Book Look: Southwestern Indian Rings by Paula A. Baxter

Like Paula Baxter states in her Dedication, I never feel “fully dressed without wearing at least one Navajo or Pueblo ring.”

In my case, sometimes I just have to wear more !  Being a Native American ring aficionado, I found this book an interesting reference.

In over 350 color photographs (taken by her husband Barry Katzen), Paula shows historic and contemporary rings made by Navajo, Hopi, Zuni, Santo Domingo artists and more.  The photos here in my article are not from Paula Baxter’s book – they are photos of my personal rings and some from the store where I work.

Unmarked vintage turquoise – likely Navajo

 

 

 

 

Coral by Rose Castillo Draper, Navajo

 

 

Larry Pooyouma, Hopi

Sidney Sekakuku Jr. – Hopi

Richard and Geneva Terrazas, Zuni

Morris and Sadie Laahte, Zuni

 

 

 

 

 

 

 

 

 

 

 

 

 

 

 

 

 

 

 

 

 

Contents of the Book

The Design and Appeal of Southwestern Indian Rings

Materials and Methods of Ring Construction

Historical Rings: Pre-Contact to 1930

Vintage Rings, 1930-1979: The Age of Experimentation

Master Innovator

Artistic Adornment: 1980 to Present

It is in the Master Innovator section that she shows and discusses work by Dan Simplicio, Fred Peshlakai, Lee Yazzie, Charles Loloma, Jesse Monongya, Kenneth Begay and others.

Contemporary artists include Sonwai and Arland Ben to mention just a few.

Besides displaying rings in the customary silver and turquoise, there are a number of rings showing other materials including variscite, pink coral, sugilite, petrified wood, ironwood, fossilized ivory, opal, jade, azurite, fire agate as well as many other agates, jasper, tortoise shell and more.

Jasper

White Buffalo Stone by Freddy Charley

 

 

 

 

 

 

 

 

Mother of Pearl by Rose Castillo Draper, Navajo

Lapis by Navajo Bennie Ration

 

Natural Royston Turquoise by Navajo Walter Vandever

 

 

 

 

 

 

 

 

 

 

 

 

 

 

 

 

Paula

 

 

 

 

Nancy and Ruddell Laconsello – Zuni Inlay artists

Nancy and Ruddell Laconsello are known for their beautiful Zuni inlay jewelry predominately birds.

Nancy Haloo, born in 1952, learned jewelry making from her father Jake Haloo. She began making her own style of inlay in 1972.

Nancy Haloo

Nancy Haloo Laconsello

She married Ruddell Laconsello and they began making jewelry together in 1976.

Nancy and Ruddell Laconsello

Nancy and Ruddell Laconsello

They are a successful husband and wife team who follow the tradition of Nancy’s parents, Jake Haloo and Lola Pinto Haloo, in their division of duties. Ruddell does the stone cutting, grinding, carving and polishing while Nancy does the inlay work.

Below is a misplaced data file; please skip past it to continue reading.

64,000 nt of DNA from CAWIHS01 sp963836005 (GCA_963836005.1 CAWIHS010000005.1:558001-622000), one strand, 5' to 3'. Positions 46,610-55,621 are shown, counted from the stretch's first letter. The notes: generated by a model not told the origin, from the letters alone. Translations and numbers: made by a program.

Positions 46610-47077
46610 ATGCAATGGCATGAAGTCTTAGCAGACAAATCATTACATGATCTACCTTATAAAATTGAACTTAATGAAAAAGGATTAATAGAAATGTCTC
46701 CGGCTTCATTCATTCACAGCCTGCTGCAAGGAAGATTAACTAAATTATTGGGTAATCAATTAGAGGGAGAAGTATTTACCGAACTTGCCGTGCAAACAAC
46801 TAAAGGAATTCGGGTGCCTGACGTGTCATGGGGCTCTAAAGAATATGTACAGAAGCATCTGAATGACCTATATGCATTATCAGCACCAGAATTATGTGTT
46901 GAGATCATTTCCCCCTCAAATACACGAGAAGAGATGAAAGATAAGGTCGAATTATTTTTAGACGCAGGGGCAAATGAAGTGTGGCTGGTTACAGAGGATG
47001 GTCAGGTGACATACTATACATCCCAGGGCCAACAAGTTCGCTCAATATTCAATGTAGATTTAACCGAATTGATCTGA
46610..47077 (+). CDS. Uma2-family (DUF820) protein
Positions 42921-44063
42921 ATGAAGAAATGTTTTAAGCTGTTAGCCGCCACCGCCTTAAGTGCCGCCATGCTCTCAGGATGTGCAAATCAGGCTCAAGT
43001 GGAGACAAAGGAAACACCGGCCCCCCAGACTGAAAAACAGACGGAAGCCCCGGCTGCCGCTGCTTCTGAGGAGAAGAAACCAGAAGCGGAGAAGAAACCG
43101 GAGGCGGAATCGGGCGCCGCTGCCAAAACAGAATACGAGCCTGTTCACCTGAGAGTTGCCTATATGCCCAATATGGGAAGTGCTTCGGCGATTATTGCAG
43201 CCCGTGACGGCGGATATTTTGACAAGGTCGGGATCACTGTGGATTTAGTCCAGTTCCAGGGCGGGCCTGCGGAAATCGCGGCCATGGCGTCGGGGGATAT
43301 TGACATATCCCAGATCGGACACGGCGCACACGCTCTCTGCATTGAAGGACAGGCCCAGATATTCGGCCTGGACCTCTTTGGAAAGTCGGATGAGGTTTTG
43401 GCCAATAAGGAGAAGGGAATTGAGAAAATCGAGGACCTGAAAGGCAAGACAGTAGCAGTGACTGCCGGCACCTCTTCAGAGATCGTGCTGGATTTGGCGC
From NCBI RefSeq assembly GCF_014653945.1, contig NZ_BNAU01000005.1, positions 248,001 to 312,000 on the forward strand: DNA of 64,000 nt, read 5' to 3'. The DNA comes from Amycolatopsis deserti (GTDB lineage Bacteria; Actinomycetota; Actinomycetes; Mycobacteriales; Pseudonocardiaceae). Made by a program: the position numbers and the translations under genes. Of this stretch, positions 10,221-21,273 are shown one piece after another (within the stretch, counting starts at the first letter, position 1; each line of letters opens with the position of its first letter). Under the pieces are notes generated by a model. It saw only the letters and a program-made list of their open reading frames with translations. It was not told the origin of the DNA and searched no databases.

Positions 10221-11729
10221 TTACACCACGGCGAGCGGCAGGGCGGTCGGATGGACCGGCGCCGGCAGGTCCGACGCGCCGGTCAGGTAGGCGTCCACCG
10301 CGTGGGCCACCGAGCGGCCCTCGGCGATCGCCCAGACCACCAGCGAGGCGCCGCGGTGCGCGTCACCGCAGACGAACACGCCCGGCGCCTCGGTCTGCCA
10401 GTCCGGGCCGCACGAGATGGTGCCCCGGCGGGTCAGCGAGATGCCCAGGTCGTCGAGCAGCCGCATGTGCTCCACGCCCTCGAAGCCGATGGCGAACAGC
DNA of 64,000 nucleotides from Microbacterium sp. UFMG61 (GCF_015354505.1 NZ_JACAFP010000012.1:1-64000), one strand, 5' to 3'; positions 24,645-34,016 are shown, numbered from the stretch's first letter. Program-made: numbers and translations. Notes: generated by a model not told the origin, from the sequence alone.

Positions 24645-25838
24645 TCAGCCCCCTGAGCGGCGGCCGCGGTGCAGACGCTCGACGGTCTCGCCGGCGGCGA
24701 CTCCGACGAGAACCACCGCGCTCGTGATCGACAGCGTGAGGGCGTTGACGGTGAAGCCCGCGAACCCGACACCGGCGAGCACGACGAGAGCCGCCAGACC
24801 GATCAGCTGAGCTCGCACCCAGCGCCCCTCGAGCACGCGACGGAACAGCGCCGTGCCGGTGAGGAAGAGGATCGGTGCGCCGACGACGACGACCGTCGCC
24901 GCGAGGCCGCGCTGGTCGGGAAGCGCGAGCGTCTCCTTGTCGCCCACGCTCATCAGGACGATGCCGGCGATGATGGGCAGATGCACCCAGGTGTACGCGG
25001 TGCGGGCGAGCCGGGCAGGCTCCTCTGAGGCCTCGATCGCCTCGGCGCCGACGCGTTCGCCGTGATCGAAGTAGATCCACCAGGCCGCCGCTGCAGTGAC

Nancy and Ruddell Laconsello

Nancy and Ruddell Laconsello

Nancy and Ruddell’s work is characterized by birds in natural settings, such as on trees or with flowers or leaves.

Blue Jay pendant necklace by Ruddell and Nancy Laconsello

Blue Jay pendant necklace by Ruddell and Nancy Laconsello

bolo

birds

They also are known for the engraving they add to their mosaics which gives rich texture and detail to the image.

Engraved detail on vintage Laconsello eagle ring

Engraved detail on vintage Laconsello eagle ring

Nancy’s family is full of noted jewelers including Dolly Banteah, Rolanda Haloo, Lolita Natachu, Jake Livingston and others.

Ruddell and Nancy use variations of their hallmark RNL ZUNI on their pieces.

RNL ZUNI hallmark of Ruddell and Nancy Laconsello

RNL ZUNI hallmark of Ruddell and Nancy Laconsello

Vintage Laconsello ring

Vintage Laconsello ring

Paula

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Vintage Peridot Ring

Vintage Peridot Ring

Vintage Peridot Ring

 

Peridot is a transparent green variety of the mineral olivine that is used as a popular gemstone. It is the birthstone for August and its use in jewelry dates back to the Egyptian pharaohs. It ranges in color from yellowish green to dark lime green. It is found throughout the world but the largest known deposit of gem quality stones is in the United States on the San Carlos Apache Reservation in Arizona. Peridot is both a day stone and a night stone, keeping its shining color even under artificial lighting. For this reason, it is sometimes called “Evening Emerald”. Although Peridot can be pronounced both with and without the “t” at the end, most professionals in the gem trade pronounce the “t”.